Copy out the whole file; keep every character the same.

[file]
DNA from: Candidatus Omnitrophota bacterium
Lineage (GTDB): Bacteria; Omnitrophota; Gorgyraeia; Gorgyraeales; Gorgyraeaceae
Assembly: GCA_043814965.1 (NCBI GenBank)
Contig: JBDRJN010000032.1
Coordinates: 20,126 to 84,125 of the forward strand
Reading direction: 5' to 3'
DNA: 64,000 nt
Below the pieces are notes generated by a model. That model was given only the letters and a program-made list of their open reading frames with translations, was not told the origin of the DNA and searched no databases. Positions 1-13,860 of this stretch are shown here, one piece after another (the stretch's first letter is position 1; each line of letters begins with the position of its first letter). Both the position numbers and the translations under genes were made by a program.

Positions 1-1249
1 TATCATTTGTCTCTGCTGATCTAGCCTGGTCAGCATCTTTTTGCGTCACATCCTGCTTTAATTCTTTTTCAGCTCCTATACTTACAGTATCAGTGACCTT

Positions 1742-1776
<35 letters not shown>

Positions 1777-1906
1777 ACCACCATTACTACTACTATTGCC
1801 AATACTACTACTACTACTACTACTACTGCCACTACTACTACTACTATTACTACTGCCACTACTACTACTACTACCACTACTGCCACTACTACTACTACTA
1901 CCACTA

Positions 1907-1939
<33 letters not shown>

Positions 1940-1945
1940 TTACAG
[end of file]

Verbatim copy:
DNA from: Candidatus Omnitrophota bacterium
Lineage (GTDB): Bacteria; Omnitrophota; Gorgyraeia; Gorgyraeales; Gorgyraeaceae
Assembly: GCA_043814965.1 (NCBI GenBank)
Contig: JBDRJN010000032.1
Coordinates: 20,126 to 84,125 of the forward strand
Reading direction: 5' to 3'
DNA: 64,000 nt
Below the pieces are notes generated by a model. That model was given only the letters and a program-made list of their open reading frames with translations, was not told the origin of the DNA and searched no databases. Positions 1-13,860 of this stretch are shown here, one piece after another (the stretch's first letter is position 1; each line of letters begins with the position of its first letter). Both the position numbers and the translations under genes were made by a program.

Positions 1-1249
1 TATCATTTGTCTCTGCTGATCTAGCCTGGTCAGCATCTTTTTGCGTCACATCCTGCTTTAATTCTTTTTCAGCTCCTATACTTACAGTATCAGTGACCTT

Positions 1742-1776
<35 letters not shown>

Positions 1777-1906
1777 ACCACCATTACTACTACTATTGCC
1801 AATACTACTACTACTACTACTACTACTGCCACTACTACTACTACTATTACTACTGCCACTACTACTACTACTACCACTACTGCCACTACTACTACTACTA
1901 CCACTA

Positions 1907-1939
<33 letters not shown>

Positions 1940-1945
1940 TTACAG